base) while pointing the flash into the umbrella, then that will do it
    too. (See also note (*) below).

    At any time that a "white" part of the umbrella can be seen by the lens,
    even if not visible in the viewfinder, it will cause flare or at least
    loss of contrast. (even a few square inches of the white part of the
    umbrella seen by the lens is enough for flare to occur)

    a) re-arrange the umbrella to avoid this.
    b) get a longer hood ...not practical with a wide angle.
    c) Near the umbrella put up a light stand and clip a piece of cardboard
    to it to block all direct light from the umbrella.

    (*) I *thought* the Canon wireless-ttl was radio based, not flash or IR
    based. The suggestion above is based on a flash-based (eg: Minolta) or
    IR based (Minolta/others) wireless-TTL control system.

    Alan Browne, Sep 19, 2003
  4. Thank you so much Martin. You bring up some good points........ I
    found that the 550 Flash unit in slave mode defaults to a 24mm Zoom
    position, which may indeed be causing some spill. I can maually set it
    to a less wide setting, which I will do. I will also use a hood, which
    may help....... I would like to put the flash behind me, but this may
    be tricky with the wireless infra-red transmitter, as it needs, to be
    in visual contact if there no walls to bounce the light.

    I'd like to use a second flash unit, but the idea is to stay 'light'.

    But I'm begining to wonder if a softbox may be a better option than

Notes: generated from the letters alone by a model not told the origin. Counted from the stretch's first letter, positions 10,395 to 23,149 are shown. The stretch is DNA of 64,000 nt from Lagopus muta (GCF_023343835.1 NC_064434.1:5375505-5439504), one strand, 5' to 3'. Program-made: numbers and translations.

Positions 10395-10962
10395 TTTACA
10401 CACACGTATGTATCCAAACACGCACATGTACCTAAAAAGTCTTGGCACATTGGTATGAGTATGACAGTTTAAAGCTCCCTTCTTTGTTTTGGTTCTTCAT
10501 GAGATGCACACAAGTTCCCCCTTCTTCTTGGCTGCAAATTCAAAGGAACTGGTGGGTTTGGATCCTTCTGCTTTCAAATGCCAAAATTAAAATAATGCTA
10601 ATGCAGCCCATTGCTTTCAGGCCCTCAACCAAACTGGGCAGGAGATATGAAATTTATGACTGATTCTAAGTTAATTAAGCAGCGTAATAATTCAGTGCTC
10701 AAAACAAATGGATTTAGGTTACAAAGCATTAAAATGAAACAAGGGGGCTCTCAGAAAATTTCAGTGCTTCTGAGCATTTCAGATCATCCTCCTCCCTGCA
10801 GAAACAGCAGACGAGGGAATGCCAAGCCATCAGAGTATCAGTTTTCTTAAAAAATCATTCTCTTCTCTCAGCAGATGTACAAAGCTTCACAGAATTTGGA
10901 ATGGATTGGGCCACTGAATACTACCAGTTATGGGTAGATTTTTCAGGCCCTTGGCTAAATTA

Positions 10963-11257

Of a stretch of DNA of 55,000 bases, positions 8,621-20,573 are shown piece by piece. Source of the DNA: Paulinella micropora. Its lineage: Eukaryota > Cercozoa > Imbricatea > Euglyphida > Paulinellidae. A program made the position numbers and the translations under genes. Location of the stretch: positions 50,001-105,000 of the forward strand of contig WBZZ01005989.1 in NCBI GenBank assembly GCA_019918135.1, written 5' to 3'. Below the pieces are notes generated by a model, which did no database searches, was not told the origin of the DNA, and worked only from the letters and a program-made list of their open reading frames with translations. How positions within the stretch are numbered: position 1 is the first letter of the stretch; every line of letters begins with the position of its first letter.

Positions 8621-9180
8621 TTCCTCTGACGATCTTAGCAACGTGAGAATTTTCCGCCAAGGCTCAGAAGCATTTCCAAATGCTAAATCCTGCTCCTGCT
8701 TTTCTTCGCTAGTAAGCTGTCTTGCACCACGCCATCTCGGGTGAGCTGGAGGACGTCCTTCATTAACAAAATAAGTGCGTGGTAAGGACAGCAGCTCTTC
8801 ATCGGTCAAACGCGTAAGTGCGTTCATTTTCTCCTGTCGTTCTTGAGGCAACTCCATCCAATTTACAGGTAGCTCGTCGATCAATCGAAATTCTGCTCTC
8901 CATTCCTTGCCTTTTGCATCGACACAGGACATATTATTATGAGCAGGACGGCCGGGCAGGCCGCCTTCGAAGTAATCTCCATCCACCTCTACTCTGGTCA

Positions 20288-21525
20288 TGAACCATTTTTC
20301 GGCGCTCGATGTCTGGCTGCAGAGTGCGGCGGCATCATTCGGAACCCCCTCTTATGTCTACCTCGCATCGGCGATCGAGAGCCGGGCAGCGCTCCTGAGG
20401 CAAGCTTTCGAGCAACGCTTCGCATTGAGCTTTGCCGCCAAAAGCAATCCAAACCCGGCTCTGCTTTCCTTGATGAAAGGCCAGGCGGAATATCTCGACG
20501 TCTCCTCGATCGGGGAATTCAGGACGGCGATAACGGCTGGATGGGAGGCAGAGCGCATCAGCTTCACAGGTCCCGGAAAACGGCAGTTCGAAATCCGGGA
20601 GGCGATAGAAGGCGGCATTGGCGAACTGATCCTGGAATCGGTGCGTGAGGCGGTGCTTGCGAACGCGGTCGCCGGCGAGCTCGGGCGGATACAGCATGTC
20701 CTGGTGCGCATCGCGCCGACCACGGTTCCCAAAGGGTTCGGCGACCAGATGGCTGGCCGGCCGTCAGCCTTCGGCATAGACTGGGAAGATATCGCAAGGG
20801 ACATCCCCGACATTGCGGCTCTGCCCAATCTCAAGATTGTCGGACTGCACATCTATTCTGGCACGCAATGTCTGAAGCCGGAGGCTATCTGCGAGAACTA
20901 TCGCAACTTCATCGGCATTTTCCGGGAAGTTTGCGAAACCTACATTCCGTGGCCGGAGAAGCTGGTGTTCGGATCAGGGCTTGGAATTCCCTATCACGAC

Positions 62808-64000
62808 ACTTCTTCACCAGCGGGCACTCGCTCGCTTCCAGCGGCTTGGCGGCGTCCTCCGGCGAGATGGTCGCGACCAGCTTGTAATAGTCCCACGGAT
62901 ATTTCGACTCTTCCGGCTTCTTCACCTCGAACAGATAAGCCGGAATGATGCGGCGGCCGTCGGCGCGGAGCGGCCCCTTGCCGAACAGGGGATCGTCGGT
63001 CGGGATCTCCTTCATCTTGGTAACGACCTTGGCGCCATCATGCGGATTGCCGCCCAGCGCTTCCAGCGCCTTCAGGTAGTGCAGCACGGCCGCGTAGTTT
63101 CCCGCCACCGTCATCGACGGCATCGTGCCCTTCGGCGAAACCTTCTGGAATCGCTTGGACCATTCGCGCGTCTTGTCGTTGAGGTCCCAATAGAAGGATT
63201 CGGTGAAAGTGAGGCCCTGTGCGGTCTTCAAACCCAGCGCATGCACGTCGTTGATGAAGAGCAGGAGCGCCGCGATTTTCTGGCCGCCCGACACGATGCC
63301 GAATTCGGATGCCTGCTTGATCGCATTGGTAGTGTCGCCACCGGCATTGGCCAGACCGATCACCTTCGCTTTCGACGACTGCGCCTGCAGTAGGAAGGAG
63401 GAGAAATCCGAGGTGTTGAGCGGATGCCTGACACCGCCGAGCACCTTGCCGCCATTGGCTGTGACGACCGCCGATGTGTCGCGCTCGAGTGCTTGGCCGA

the umbrella.

    Thanks again Martin.

    Johnston West, Sep 19, 2003
  5. Johnston West

    StillMan Guest

    When my optical slaves are having trouble seeing the main flash, I help them
    a little. I use a clamp-on wide view mirror. It is designed for parents of
    small children to clamp it to the rearview mirror in the car so the entire
    back seat can be seen.

    Your flare may be helped with a bigger lens hood, but probably will require
    the moving of your umbrella.

    Another solution is to carry a sync cord for situations such as this.
    StillMan, Sep 19, 2003
  6. Johnston West

    Snaps! Guest

    SO here's something you might like to try...
    8 years ago I had some publicity shots done of my business. The
    Photojournalist used a 28mm lens on one very tight shot. His flash was
    camera mounted but he used the bounce position with a white reflective card
    taped to the flash... This was enough to produce a nice, softly lit shot. A
    few years later I began experimenting with the technique and discovered
    several things.
    1. Use the 550 pointed at the subject and you'll blow away any subtle
    2. Flip down the "ultra" wide angle diffuser and it's not all that much
    3. Bounce the flash off the ceiling and you get reasonably soft shots.
    4. Tape a white card on the back of the flash so it protrudes about 75~100mm
    above the globe and you get subtly lit shots.
    5. Move the flash off the camera and you begin to mimic a soft box.
    Since then I have had a tinsmith hammer me out a shallow aluminium reflector
    that takes the place of the card. I played around with a lip on the top
    until I harnessed the 'wasted' light going off the top and now I have a
    softbox which isn't!. Try it, you might be surprised.
    Snaps!, Sep 19, 2003